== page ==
I used to think of myself as a very flexible, spontaneous person. My friends disagreed with me, Karen saying that I was predictably unpredictable, but beyond that, very staid. See, I thought that planning something out a couple of weeks in advance, rather than the couple of months I prefer, made me incredibly spur of the moment. It wasn’t until the last few years that I have admitted the truth: I am a planner and I don’t like it when things are not according to my plan.
I can pick up and go on the spur of the moment. I’ve called B at work before and said, “Let’s go somewhere.” Six hours later we were in the car on our way out of state for the weekend. But I already had a hotel in mind (and booked before we left), and maps printed prior to making that phone call.
When I planned my trip to New York, I planned for New York. I planned for a hotel in case Isabella turned out to be a freak and I didn’t want to stay in her dorm with her. I planned an open ticket so I could get away fast if I needed to. I planned what I wanted to see, what I would wear, and had an idea of how to get around the city. I did not plan to end up in Virginia.
When Isabella suggested I travel with her to pick up her roommate, I was a little cranky about it. I like to think I hid it well, but the fact that she offered to pick up my travel expenses as apology for the confusion tells me I was probably much grouchier than I want you to believe. I want you to think well of me.
We made our way to Grand Central Station, and I was appropriately agog and touristy, fascinated and hayseed about being in America’s most famous train station. It served me well when Renae and I were trying to figure out the train station in London. All of the trains back to D.C. were booked until late at night. By late at night I mean we were leaving after 10pm.
That meant we had time to go have another $14 cheeseburger before embarking on our journey. I could not believe how expensive food was! See, had there been an internet, I could have better planned my budget. As it was, my cash supply was dwindling fast, and I was not going to call home and ask my parents to put money in my bank account. That was admitting defeat. I mentioned that to Isabella, and she said she could probably get me a short-term promotions job with her boss, and that would get me quick cash. Sounded good to me. Just passing out flyers or selling tickets. I could do that.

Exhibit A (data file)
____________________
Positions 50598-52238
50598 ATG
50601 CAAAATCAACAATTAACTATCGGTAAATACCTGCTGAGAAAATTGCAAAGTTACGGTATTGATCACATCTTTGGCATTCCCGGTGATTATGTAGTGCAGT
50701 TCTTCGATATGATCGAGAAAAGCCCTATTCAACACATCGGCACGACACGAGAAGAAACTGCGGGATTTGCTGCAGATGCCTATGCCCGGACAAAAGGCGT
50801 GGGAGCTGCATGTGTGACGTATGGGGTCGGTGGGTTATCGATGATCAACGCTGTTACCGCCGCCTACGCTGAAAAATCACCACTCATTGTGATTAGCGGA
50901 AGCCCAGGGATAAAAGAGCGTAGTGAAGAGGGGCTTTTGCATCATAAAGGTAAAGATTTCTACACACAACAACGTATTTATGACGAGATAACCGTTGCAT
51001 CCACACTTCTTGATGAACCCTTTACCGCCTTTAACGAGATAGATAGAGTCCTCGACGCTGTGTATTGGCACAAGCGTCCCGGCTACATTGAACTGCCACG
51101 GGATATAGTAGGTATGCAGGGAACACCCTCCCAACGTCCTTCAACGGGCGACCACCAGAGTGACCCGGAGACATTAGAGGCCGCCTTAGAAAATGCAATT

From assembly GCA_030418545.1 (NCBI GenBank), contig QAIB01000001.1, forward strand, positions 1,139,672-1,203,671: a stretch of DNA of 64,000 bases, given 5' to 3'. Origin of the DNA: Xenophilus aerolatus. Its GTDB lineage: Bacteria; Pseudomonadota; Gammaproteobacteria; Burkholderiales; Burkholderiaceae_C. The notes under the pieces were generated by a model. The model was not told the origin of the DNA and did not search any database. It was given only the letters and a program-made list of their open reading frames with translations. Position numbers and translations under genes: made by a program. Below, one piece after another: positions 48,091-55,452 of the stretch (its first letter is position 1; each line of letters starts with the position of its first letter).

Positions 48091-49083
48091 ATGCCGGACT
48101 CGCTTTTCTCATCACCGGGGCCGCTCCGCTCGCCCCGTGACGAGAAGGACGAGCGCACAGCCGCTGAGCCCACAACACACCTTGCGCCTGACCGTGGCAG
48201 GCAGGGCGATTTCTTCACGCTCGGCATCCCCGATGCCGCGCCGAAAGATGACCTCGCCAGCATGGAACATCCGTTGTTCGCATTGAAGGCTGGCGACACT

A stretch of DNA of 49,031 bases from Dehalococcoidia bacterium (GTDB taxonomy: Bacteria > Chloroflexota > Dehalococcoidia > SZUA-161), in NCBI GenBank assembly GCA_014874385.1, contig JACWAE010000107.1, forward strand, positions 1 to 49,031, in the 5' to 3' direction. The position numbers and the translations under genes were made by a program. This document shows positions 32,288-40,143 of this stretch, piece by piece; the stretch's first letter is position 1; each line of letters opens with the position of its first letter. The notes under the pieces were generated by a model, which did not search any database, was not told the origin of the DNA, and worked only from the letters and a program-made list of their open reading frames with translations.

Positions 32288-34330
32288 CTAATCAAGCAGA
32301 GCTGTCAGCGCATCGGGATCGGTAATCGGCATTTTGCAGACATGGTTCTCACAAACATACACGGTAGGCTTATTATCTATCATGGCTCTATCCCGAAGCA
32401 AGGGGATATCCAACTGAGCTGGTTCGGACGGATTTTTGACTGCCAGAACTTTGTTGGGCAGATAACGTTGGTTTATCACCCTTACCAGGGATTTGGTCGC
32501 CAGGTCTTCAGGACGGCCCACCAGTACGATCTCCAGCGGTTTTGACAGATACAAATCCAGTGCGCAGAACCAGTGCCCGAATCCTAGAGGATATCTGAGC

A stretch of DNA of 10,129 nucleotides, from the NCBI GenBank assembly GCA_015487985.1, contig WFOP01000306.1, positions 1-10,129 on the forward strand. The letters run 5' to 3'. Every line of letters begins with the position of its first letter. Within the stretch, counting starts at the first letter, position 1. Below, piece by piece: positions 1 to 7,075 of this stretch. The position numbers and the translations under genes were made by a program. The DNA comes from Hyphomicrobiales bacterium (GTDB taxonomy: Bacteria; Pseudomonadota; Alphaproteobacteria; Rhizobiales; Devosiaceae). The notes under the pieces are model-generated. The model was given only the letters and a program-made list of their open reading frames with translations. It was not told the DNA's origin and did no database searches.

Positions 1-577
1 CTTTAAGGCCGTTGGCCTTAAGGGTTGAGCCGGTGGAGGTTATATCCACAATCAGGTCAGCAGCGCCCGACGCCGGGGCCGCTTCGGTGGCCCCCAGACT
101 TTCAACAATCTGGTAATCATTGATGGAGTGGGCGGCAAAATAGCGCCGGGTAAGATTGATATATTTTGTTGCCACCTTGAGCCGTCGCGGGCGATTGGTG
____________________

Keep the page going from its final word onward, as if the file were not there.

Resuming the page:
“My boss will love you,” she enthused. “You’re a fresh face, so you’ll be just what he wants. You could probably make $200 in a day.”
I started to get excited. “Just for passing out flyers and selling tickets?”
“Yeah! I’ll introduce you when we get back.”
Once we were on the train, Isabella settled in with her Walkman and a copy of the bootleg Duran Duran album I had smuggled to her via my friend Stephanie. This was a studio copy of what would become The Wedding Album, at that time under the working title of Four on the Floor. It’s still one of my favorite albums, and I can’t hear songs from it without being transported to the Manhattan fire escape where I spent so much time painting my nails. I painted my nails a LOT. I think I was a little OCD about it.
With Isabella tucked into her leather jacket, head in the musical clouds, I was left to my own devices. Without a book (and with my motion sickness issues, I wouldn’t have risked trying to read), or a friend to talk to, I started making friends with people sitting around me. By the end of that ride, I’d gotten to know five different riders, and one had even chased away and unwanted suitor.
Turned out that the guy sitting behind us (beside whom I ended up spending the majority of the ride) was from my mother’s hometown, had moved to Dallas and matriculated at my all-girl school’s brother school, and had graduated just a few years ahead of me, so we shared some mutual acquaintances. He was also safely gay, so we could enjoy a conversation without either one of us worrying that the other was trying to make a love connection, and gave me great tips on what sights to see, and what to avoid.
As long as the train ride was, once I was in the backseat of Isabella’s mother’s car, I was wishing it hadn’t ended.